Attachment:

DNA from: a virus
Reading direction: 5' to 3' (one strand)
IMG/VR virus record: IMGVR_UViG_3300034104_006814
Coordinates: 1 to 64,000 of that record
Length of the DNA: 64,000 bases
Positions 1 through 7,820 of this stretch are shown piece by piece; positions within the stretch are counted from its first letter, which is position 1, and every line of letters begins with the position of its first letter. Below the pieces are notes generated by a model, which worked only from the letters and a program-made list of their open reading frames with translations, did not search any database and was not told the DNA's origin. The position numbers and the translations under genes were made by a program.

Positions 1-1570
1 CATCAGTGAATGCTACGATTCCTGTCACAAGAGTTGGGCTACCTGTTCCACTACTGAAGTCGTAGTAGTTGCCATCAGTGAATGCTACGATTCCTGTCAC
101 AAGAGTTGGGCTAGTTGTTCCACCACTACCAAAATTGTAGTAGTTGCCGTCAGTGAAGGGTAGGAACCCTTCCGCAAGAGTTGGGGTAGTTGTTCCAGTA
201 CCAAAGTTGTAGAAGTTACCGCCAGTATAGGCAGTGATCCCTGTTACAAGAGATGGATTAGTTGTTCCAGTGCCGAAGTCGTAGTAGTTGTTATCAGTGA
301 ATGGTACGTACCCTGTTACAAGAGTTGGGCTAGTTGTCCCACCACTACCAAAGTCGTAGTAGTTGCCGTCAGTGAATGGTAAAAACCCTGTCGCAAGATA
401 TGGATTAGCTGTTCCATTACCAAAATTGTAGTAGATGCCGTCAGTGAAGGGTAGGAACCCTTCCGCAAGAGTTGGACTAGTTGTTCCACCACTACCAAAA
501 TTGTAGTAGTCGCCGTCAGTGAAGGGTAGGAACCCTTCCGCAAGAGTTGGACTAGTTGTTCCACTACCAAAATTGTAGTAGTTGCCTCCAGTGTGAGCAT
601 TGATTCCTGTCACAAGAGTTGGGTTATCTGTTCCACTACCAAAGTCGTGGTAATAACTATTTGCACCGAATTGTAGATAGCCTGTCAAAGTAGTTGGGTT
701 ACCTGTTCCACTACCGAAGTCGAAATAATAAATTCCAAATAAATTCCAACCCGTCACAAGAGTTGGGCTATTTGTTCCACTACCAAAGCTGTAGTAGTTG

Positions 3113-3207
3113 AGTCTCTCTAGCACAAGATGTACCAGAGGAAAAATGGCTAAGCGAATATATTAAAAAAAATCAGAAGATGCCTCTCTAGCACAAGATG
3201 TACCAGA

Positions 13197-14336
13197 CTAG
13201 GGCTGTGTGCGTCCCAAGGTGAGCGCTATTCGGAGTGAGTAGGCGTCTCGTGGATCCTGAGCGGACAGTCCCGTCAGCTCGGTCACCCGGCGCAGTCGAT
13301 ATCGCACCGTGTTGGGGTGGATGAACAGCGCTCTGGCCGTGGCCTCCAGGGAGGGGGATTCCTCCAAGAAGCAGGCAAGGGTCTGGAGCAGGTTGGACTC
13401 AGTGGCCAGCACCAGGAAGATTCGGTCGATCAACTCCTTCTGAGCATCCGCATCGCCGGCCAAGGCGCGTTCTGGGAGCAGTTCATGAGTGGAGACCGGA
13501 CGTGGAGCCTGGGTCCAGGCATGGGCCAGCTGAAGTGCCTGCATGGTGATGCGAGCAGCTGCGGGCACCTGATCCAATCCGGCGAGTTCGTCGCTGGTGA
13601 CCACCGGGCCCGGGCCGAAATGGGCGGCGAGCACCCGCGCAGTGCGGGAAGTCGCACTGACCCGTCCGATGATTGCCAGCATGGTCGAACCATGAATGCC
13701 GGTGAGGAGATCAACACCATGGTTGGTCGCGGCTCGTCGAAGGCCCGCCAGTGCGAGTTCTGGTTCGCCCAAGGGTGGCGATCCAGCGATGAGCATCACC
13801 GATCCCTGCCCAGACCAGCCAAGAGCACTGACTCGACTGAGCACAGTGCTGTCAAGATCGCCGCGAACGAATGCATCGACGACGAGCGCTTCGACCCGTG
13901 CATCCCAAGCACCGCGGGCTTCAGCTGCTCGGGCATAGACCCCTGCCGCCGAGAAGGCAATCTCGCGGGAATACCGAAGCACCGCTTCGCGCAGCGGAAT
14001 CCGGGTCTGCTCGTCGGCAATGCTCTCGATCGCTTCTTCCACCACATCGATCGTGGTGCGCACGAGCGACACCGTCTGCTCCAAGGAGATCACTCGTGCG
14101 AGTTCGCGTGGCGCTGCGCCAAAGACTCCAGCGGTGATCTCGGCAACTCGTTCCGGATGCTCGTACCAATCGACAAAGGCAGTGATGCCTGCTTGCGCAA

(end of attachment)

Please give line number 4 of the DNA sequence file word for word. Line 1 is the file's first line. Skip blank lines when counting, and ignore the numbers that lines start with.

Coordinates: 1 to 64,000 of that record